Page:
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"Swine flu is the new Susan Boyle of search terms," announces a headline in Australia's The Age. The Scottish singing sensation was last week's news: people are no longer busy conducting online searches for Ms. Boyle (or for her favored expression, gobsmacked). Instead, they're trying to discover anything they can about swine flu, now that health authorities are warning of a possible pandemic. Let's take a look at how the disease got its name.  Continue reading...
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In the April edition of the Visual Thesaurus crossword puzzle, we're celebrating National Poetry Month. Figure out the hidden word chain and you could win a Visual Thesaurus T-shirt!  Continue reading...
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Blog Excerpts

A Million Words? Not So Fast...

Visual Thesaurus editor Ben Zimmer explains to Washington Post Book World why the claim that English is adding its millionth word lacks credibility.

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I do not have any sisters. I have but one sibling, a beloved brother, Poopie (not his real name). I'm blessed in that over the course of my life, I have made very close female friends who feel like family to me, but no actual sisters of the Lord-Help-The-Mister-Who-Comes-Between-Me-and-My-Sister type. Maybe that is why I've long been fascinated with Louisa May Alcott's classic American novel, Little Women, about four sisters.  Continue reading...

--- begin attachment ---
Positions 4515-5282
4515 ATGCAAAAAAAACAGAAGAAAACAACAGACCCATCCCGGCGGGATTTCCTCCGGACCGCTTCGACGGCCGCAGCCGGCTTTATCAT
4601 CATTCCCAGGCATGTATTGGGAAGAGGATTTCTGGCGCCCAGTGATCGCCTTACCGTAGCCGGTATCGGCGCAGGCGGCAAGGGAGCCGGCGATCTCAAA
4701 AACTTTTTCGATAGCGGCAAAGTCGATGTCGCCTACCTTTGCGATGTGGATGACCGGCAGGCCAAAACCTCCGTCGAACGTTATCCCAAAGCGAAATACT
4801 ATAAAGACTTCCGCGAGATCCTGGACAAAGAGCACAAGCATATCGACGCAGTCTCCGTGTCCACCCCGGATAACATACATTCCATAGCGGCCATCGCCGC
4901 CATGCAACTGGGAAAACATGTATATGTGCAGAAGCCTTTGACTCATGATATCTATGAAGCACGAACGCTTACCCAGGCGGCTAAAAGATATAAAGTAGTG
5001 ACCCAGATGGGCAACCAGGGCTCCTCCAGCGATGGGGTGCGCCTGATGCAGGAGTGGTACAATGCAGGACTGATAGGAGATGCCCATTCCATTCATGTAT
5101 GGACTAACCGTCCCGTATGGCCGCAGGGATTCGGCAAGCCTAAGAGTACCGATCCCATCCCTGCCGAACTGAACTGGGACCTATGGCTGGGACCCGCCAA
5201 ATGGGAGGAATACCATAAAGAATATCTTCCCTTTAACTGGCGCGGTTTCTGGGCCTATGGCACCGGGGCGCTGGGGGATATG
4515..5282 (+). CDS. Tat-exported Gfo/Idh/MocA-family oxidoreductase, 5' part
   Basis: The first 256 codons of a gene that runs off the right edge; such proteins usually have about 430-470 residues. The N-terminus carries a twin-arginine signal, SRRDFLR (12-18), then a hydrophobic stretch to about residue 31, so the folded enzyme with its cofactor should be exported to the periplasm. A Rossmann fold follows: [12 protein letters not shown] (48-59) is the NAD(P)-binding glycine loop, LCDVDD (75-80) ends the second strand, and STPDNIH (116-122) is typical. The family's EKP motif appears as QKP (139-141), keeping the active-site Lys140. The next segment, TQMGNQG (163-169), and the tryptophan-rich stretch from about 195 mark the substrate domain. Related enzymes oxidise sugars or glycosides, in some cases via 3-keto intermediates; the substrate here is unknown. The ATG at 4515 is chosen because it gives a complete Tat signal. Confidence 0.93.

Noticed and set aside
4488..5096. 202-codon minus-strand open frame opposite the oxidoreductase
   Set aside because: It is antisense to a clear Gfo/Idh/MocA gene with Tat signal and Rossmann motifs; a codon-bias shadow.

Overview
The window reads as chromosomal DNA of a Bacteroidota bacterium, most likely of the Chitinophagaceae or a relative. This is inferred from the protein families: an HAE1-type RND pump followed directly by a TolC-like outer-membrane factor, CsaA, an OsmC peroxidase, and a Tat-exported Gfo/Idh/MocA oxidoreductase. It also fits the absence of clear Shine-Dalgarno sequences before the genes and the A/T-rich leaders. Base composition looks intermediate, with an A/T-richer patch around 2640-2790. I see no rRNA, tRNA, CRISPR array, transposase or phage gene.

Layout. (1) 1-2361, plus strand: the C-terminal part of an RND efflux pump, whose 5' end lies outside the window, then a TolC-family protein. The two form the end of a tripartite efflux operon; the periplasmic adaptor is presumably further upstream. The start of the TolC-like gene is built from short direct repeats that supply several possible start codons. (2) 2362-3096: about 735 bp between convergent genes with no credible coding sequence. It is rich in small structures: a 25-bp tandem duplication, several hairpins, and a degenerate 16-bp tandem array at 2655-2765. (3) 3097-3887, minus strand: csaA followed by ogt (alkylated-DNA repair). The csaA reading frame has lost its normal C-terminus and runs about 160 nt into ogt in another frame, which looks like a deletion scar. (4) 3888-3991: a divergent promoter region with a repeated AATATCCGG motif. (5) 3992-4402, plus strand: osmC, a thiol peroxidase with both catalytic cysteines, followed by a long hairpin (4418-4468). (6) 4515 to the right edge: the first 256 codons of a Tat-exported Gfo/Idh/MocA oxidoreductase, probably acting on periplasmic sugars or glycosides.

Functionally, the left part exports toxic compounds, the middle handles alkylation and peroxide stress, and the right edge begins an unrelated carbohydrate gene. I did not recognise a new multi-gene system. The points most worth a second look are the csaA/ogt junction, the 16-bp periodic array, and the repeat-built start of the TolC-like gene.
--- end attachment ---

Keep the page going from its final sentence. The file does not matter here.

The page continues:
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Forbes.com is running a special report on neologisms — all about how and why new words enter the language. And the Visual Thesaurus family is well-represented, with featured articles by editor Ben Zimmer and contributor Mark Peters.  Continue reading...
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Mayor Richard M. Daley, Jr., has proclaimed today, William Shakespeare's 445th birthday, Talk Like Shakespeare Day. (Or should that read, "Mayor Richard II hath proclaimed"?) But as University of Illinois linguist Dennis Baron points out, we don't actually know how Shakespeare talked.  Continue reading...
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